Behavioral Theory in Counseling: Techniques & Goals

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  • 0:01 The Science of Behavior
  • 0:51 Strengths and Weaknesses
  • 2:19 Treatment Goals
  • 4:25 Lesson Summary
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Lesson Transcript
Instructor: Lisa Roundy

Lisa has taught at all levels from kindergarten to college and has a master's degree in human relations.

How do behavioral theorists use scientific methodology in counseling? How effective is this approach and what are its limitations? Learn the answers to these questions in this lesson.

The Science of Behavior

A botanist wants a plant to grow faster. He applies fertilizer to the plant and measures its growth rate. He compares the result to the growth rate of an identical plant without the fertilizer. If the fertilized plant grows faster, he knows that he has achieved his goal of faster plant growth.

Do you think this method applies to professional counseling? Can you apply rigid scientific principles to human behavior? Around the middle of the 20th century, behaviorists answered these questions with a resounding 'yes.' This led to the development of behavioral theory. Behavioral theory is an approach that applies science to the principles of learning and the resolution of specific behavioral problems.

Strengths and Weaknesses

Behavioral therapy has many strengths. The most obvious of these strengths is rooted in its scientific methodology. The empirical testing used in behavioral therapy has resulted in highly effective techniques that have proven successful for a broad range of issues. Behavioral therapy can also be accomplished in a relatively brief period of time, since it pinpoints and targets a specific issue the client wishes to change.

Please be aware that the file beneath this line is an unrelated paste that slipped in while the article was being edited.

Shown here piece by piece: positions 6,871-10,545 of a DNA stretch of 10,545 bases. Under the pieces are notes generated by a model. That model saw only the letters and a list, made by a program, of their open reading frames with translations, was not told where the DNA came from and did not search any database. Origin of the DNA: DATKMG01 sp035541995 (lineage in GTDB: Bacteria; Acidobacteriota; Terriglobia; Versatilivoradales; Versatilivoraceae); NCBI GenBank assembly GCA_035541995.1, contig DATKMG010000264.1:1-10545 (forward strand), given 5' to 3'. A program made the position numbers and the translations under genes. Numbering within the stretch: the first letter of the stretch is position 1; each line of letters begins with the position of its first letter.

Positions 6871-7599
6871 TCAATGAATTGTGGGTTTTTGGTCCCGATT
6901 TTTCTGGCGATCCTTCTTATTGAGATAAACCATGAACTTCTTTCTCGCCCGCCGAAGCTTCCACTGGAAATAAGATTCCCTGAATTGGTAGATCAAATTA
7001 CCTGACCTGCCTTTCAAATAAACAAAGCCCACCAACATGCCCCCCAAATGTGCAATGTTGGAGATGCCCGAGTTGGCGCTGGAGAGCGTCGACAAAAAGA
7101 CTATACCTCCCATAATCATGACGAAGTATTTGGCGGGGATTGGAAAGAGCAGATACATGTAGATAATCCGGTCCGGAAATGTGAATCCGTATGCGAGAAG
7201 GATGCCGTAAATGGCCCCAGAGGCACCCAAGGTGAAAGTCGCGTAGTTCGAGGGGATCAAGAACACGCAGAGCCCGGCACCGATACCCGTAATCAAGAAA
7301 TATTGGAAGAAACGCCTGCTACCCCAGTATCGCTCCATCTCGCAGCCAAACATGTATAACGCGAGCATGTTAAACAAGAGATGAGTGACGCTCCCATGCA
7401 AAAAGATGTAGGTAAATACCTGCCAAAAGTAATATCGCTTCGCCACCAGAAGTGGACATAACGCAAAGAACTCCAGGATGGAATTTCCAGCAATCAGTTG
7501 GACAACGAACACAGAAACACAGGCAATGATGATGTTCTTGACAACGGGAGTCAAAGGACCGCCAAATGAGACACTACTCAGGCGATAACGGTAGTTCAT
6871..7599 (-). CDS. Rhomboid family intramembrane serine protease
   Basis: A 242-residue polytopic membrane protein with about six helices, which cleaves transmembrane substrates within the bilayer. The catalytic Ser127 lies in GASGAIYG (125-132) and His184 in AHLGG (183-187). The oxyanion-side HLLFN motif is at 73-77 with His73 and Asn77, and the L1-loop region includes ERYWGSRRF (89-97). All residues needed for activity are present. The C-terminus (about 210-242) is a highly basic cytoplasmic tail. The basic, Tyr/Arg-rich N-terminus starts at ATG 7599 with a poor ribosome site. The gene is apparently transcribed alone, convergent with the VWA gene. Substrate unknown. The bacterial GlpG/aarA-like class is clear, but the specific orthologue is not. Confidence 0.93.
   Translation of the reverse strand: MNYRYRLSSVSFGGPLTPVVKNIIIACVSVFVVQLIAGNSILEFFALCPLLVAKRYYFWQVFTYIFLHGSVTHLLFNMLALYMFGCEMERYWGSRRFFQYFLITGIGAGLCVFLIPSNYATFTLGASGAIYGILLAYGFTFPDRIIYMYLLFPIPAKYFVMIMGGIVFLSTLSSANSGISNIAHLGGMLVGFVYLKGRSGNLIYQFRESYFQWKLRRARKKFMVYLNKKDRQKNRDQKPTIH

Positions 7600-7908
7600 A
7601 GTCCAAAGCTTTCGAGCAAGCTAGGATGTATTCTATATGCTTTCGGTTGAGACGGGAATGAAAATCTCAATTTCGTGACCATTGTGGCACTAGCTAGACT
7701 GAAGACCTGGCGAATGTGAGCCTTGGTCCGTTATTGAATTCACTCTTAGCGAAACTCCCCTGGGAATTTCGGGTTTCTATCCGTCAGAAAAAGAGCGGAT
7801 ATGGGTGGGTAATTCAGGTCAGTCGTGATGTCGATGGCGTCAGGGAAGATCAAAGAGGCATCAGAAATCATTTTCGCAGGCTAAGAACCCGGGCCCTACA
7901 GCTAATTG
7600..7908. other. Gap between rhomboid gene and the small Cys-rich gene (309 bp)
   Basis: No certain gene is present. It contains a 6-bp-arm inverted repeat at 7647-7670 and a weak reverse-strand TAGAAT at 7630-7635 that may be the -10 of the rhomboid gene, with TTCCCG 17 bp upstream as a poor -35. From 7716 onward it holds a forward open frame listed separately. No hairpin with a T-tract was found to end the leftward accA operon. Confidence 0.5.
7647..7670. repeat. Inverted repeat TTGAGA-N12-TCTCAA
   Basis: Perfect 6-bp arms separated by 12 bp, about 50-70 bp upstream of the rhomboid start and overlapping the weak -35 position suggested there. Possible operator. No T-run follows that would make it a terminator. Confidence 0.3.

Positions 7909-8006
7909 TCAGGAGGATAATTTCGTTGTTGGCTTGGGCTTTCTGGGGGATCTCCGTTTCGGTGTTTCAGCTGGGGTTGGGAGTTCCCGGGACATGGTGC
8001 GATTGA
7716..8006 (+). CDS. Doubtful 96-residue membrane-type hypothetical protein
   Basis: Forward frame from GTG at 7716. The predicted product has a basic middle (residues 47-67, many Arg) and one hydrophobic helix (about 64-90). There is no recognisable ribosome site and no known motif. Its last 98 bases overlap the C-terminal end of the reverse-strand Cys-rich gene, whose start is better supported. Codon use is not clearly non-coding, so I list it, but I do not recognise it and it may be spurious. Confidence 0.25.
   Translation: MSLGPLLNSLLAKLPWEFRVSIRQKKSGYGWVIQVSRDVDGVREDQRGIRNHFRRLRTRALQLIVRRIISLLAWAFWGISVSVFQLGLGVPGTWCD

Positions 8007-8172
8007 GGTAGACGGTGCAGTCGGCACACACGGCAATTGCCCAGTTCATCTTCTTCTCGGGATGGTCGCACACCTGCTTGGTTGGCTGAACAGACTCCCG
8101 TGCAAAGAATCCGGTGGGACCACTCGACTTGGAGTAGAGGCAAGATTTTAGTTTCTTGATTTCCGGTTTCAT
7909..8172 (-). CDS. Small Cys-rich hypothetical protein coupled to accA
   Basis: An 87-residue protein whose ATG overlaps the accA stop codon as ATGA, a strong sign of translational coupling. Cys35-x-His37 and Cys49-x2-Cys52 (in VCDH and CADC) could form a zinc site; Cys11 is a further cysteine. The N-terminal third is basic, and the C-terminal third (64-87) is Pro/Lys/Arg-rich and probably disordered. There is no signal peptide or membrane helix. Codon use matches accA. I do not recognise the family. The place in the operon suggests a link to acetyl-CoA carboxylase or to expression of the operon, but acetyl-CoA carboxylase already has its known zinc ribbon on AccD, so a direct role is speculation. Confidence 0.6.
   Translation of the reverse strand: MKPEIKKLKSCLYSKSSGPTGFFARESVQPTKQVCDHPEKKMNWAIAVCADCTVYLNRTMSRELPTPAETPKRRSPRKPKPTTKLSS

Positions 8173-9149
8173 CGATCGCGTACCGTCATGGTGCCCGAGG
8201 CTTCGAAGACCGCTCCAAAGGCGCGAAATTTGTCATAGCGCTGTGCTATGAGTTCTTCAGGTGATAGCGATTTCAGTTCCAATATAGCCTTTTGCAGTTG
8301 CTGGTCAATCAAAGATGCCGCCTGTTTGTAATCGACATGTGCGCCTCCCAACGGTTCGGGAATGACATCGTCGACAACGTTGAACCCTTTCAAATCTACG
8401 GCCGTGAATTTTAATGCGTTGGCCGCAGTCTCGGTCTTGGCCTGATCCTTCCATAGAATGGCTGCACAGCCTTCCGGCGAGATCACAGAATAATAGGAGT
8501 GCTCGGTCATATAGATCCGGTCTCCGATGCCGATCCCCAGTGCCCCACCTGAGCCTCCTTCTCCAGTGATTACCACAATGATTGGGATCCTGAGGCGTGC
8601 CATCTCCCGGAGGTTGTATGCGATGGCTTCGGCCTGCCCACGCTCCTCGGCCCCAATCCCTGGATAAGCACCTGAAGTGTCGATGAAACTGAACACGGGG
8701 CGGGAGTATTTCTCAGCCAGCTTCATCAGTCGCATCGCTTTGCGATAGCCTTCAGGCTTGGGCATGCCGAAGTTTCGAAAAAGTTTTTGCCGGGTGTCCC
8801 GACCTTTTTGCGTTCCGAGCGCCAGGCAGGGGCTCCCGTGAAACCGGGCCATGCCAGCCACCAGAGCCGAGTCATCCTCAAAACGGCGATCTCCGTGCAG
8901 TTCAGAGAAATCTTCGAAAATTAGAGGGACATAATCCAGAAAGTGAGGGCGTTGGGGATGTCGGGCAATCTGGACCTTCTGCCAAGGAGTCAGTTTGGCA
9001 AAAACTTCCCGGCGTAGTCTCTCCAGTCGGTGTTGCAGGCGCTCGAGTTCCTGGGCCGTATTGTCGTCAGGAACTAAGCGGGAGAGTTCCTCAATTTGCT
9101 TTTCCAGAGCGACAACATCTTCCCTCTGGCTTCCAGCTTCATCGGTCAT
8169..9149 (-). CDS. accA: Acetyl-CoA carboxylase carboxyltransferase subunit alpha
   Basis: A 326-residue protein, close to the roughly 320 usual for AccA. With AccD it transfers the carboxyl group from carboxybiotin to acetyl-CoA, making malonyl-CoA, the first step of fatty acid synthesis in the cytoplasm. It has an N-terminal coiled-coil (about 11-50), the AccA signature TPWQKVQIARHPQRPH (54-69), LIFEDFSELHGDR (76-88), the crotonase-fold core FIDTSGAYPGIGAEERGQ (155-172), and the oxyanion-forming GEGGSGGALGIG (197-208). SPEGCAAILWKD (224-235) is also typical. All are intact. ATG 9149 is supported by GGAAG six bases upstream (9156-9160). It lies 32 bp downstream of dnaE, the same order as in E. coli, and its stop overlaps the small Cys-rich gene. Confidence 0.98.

Since behavioral therapy only addresses how to change a targeted problem, it offers a high degree of ethical accountability. There's no bias regarding what behavior should be changed, and the client has a great deal of freedom in deciding the goal of their therapy. Clients are educated and informed about what will occur and the techniques that will be used.

We've learned that behavioral therapy is highly effective, provides quick results, and is ethically sound. So why doesn't everyone choose this form of therapy? Critics of behavior therapy argue that it's too impersonal. The focus on behavior change does not address the feelings of the client or the importance of the client/therapist relationship.

Critics may also argue that behavior therapy simply treats the symptoms of the client's problem. There is no insight into why change is needed, and the cause of the client's problem is largely ignored.

Treatment Goals

Goals are of central importance in behavior therapy and seek to increase personal choice and provide opportunities for relearning problem behaviors. Under a therapist's direction, the client will define specific and measurable treatment goals from the start of the process. Assessments will occur periodically to see if progress towards meeting goals is being made.

We can see how the scientific method is applied as the therapist introduces a new variable to the client's problem behavior and measures the outcome. If progress toward the desired goal is occurring, the treatment will continue. If progress toward the goal is not being made, a different intervention will be applied. This ensures a process where success will occur.

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